“There is a lack of understanding on aspects of the requirements for setting the survey up properly—calibrating the equipment and maintaining it,” says Rains. “These are things that will affect your overall performance and accuracy. We still find ourselves explaining the need to keep everything in check with regard to the plans and doing things right.

“It’s a communications issue, all the way along,” says Rains. Everyone from the surveyor who sets up the site initially to the mechanics maintaining your equipment down to the operator has to ensure that things are performing the way they should.

You do not need a PhD to get it working. “The product is kind of contractor-proof, in a way. Almost anybody can grab one of these things and make it productive,” notes Hendriks.

However you approach the technology and integrate it into your process, machine control could well offer you a very impressive ROI.

“Companies have to pay attention to how they are positioning themselves moving forward, so they are still able to compete. I think the people that do not use this technology will have a tough time getting work in the future,” says Hendriks.

Jim Barnes is On-Site’s contributing editor. Send comments to editor@on-sitemag.com.

Back to base

If you decide to use a 3-D system, you will need to choose between networked and stand-alone base stations.

Without going into the physics, 3-D system makers use technologies like real-time kinetic systems (RTKS) and differential GPS (DGPS) to boost the accuracy of the GPS signal. These systems are what make your machines accurate to the centimetre rather than the metre of accuracy provided by your car’s GPS. A base station is required to supply the high-accuracy signals to your machines.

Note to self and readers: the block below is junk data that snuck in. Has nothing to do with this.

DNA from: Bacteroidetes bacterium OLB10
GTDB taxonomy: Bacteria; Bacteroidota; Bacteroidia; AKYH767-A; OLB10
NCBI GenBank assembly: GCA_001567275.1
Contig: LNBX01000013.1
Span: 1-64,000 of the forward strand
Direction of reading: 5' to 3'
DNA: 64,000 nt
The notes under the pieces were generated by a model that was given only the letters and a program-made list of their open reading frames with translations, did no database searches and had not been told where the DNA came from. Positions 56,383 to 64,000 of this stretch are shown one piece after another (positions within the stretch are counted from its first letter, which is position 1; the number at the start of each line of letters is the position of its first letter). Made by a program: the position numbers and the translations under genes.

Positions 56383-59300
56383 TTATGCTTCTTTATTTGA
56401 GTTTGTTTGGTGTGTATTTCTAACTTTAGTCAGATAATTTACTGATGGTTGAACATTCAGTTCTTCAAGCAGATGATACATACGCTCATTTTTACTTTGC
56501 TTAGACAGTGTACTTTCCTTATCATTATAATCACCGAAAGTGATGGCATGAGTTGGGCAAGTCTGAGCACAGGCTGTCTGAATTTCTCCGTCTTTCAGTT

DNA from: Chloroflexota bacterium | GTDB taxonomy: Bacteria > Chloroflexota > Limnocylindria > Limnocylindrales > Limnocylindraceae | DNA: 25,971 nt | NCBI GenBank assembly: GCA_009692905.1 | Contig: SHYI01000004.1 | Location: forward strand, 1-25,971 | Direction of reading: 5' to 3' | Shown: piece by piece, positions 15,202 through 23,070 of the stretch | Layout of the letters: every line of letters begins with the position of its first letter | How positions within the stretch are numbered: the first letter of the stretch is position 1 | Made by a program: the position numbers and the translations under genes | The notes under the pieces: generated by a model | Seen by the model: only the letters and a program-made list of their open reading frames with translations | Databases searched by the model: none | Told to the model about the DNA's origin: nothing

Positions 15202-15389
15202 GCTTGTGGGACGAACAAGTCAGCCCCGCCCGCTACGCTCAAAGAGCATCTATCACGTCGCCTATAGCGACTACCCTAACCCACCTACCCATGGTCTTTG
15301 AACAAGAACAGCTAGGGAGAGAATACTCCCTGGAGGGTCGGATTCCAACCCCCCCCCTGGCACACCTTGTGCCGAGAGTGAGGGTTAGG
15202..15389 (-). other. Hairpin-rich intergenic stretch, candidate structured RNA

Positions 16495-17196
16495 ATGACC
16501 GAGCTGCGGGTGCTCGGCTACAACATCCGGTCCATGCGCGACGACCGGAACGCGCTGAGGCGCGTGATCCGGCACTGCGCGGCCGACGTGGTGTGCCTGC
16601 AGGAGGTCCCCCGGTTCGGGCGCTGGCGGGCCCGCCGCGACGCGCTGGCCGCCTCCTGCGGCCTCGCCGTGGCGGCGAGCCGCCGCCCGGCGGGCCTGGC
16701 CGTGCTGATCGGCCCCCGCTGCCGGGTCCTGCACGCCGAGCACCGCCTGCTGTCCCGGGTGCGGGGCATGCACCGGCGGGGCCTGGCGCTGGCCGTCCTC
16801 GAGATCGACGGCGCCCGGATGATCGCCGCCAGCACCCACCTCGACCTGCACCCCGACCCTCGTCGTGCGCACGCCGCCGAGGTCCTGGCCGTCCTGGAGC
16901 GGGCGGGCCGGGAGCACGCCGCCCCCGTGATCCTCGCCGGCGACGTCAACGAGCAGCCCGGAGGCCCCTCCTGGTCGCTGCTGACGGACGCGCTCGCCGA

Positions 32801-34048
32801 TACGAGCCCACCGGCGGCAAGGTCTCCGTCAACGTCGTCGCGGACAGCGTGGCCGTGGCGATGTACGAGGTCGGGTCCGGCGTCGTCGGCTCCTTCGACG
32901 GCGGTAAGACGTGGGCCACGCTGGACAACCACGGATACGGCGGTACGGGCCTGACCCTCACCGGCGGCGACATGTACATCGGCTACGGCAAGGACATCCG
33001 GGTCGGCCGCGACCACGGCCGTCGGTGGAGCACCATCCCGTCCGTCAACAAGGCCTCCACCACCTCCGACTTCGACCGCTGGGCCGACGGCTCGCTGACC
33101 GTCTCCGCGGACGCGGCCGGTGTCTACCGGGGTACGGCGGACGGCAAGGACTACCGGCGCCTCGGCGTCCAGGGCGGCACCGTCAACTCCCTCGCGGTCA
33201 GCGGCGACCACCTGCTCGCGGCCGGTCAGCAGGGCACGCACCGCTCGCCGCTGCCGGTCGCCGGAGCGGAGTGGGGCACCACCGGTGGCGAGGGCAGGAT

Many contractors buy their own, standalone base station and set it up for every job. Others subscribe to networked base stations, operated by the system manufacturer or perhaps a large owner. What is best?

It depends… “Where are you going to be working, how many sites do you run at one time, how much infrastructure do you need?” asks Rains. “Stand-alone base stations are the most common approach,” particularly when a firm often works in remote areas. “In urban areas, (networked systems are) much more common.”

In some cases, “The owners might provide the infrastructure. On operations such as mines and plant sites, the equipment is used by all parties involved,” says Rains.

Hendriks says his firm has positioned 25 base stations across Ontario for one of its products. “A customer who has paid for a subscription can obtain their corrections virtually. The base stations are permanent and rigorously tested. Customers who move around a lot can access any of those base stations as long as they have a subscription.

Why subscribe to a networked system? Convenience is one factor. You do not have to set up a base station yourself: “You just turn it on, and you are good to go,” says Hendriks. There are also savings in purchase and maintenance costs.